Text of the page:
VIV. INVASION OF PRIVACY
There are four branches of invasion of privacy torts: (1) unreasonable intrusion upon the seclusion of another; (2) appropriation of another's name or likeness; (3) public disclosure of private facts; and (4) publicity placing another in a false light. Roehrborn v. Lambert, 277 Ill. App. 3d 181, 660 N.E.2d 180, 182, 213 Ill. Dec. 923 (Ill. App. Ct. 1995). Plaintiff asserts a claim under the third branch. To establish a claim for public disclosure of private facts, plaintiff must prove that: (1) publicity was given to private facts; (2) the facts were private, not public; and (3) the disclosure of facts such as the matter publicized would be highly offensive to a reasonable person. Miller v. Motorola, Inc., 202 Ill. App. 3d 976, 560 N.E.2d 900, 902, 148 Ill. Dec. 303 (Ill. App. Ct. 1990).
As stated above, it is undisputed that Sadilek told Hurley and Campbell, two potential clients of Foothill Capital, that there was "some overlap" between Chisholm's marriage to J. Chisholm and his relationship with plaintiff.
Although Sadilek stated that Chisholm's current wife worked at Foothill Capital, he did not mention plaintiff by name. Plaintiff claims that Sadilek's statements constituted the public disclosure of a private fact. Defendants argue that plaintiff cannot establish any of the elements of her claim.
First, plaintiff must establish that publicity was given to private facts. Id. The "publicity" prong for invasion of privacy torts is different from the "publication" requirement in defamation cases. Roehrborn, 660 N.E.2d at 182 (citing Restatement of Torts (Second), § 652D, comment a, at 384). In a defamation case, "publication" requires "only that the matter be communicated to a third person." Id. In a case involving the public disclosure of private facts, "publicity" means "communicating the matter to the public at large or to so many persons that the matter must be regarded as one of general knowledge." Id. If a plaintiff has a special relationship with the individuals to whom the matter was disclosed, the publicity requirement may be satisfied by disclosure to a small number of people. Miller, 560 N.E.2d at 903. The rationale behind this rule is that the disclosure "may be just as devastating to the person even though the disclosure was made to a limited number of people." Id.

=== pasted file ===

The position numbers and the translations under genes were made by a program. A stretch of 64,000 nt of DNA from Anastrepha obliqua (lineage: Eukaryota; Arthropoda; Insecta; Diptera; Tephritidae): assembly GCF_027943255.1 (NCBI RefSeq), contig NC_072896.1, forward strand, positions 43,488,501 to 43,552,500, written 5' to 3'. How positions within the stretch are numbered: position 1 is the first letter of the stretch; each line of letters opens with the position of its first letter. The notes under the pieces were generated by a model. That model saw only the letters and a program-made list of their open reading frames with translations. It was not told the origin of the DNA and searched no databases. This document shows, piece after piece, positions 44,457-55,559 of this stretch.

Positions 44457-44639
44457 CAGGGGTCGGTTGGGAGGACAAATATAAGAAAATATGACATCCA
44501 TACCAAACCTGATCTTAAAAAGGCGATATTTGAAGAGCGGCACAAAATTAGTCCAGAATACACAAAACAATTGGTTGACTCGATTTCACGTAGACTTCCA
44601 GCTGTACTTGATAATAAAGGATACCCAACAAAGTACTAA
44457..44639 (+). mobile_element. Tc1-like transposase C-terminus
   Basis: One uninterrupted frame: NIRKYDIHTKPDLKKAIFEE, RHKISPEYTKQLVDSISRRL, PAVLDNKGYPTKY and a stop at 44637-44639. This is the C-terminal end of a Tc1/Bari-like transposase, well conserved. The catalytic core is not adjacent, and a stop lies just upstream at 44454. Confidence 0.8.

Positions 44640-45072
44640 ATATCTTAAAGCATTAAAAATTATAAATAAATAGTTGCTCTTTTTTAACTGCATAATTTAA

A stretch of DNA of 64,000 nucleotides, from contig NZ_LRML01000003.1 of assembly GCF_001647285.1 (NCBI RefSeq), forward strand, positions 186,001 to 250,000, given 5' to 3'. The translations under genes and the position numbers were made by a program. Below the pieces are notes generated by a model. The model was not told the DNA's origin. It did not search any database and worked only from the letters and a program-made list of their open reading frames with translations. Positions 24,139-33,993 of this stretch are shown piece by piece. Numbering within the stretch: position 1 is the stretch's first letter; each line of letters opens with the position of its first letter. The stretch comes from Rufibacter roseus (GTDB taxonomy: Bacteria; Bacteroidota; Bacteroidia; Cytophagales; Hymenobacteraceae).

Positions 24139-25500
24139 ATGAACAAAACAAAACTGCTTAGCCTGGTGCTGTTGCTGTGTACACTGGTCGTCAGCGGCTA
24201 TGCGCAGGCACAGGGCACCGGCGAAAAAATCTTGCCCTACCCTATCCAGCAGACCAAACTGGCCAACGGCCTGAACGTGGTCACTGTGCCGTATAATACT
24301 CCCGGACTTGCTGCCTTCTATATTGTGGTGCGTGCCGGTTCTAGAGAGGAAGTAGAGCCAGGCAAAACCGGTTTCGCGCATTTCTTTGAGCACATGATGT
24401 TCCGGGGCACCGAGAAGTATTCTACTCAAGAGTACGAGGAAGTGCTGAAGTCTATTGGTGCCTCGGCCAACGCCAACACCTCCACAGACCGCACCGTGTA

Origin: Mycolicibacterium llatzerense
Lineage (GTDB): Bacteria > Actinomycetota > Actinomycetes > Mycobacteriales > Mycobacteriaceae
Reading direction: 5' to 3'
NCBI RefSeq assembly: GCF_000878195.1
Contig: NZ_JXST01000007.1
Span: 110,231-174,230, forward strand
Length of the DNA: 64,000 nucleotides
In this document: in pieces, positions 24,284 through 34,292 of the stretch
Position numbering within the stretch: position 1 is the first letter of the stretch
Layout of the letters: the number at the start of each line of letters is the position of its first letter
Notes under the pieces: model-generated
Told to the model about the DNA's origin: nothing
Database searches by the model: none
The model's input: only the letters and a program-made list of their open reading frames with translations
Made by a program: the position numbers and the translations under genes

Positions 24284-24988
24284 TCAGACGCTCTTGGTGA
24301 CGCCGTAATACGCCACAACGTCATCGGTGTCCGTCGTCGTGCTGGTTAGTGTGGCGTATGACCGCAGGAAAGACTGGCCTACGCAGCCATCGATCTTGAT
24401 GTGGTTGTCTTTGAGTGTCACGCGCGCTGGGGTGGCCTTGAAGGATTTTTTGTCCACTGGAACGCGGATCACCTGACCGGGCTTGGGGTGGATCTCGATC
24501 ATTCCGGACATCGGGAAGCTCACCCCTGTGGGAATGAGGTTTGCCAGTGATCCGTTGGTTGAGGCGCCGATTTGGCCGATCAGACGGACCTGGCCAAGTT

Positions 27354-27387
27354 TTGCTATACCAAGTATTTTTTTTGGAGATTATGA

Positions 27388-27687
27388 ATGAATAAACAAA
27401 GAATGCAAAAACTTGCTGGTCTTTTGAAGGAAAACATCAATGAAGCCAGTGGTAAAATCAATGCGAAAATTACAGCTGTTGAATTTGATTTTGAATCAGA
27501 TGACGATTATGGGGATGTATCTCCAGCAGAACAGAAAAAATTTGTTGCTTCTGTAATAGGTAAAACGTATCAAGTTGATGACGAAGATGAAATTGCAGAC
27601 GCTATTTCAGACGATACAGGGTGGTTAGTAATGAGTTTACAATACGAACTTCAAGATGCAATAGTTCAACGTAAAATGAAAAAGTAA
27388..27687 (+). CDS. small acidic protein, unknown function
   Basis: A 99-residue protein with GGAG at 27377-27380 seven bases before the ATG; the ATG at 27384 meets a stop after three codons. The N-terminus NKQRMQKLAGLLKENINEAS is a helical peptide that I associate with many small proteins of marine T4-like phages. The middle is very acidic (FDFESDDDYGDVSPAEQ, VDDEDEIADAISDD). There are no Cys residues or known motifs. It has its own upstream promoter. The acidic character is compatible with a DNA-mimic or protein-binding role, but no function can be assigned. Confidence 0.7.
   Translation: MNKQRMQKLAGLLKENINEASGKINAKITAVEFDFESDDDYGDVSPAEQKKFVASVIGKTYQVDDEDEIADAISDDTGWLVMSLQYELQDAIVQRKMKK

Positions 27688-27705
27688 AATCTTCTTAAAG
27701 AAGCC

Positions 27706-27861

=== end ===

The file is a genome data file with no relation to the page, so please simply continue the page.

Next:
Defendants argue that there was no publicity because Sadilek made the overlap comment in front of only three people -- Hurley, Campbell, and Diehl -- and Diehl already knew about plaintiff's relationship with Chisholm. Hurley and Campbell, however, were potential clients of Foothill Capital. The Chicago office was also very small, utilizing only two market representatives. Although Hurley and Campbell were not plaintiff's clients, the fact that they were being solicited by her office might mean that she had a special relationship with them such that the publicity requirement would be satisfied. See id. (quoting Beaumont v. Brown, 401 Mich. 80, 257 N.W.2d 522, 531 (1977) (special relationship may exist between a non-public figure and her "'fellow employees, club members, church members, family, or neighbors'"), overruled in part on other grounds by Bradley v. Bd. of Educ., 455 Mich. 285, 565 N.W.2d 650 (1997)).
Defendants also argue that there was no publicity because Sadilek did not use plaintiff's name. "The violation of the right to be let alone undoubtedly requires the use of the personality, name or likeness of the individual." Branson v. Fawcett Publications, Inc., 124 F. Supp. 429, 431-32 (E.D. Ill. 1954). When a plaintiff is not specifically identified, and it is only through independent knowledge that a person can determine that the defendant is referring to or depicting the plaintiff, there is no violation of the plaintiff's right to privacy.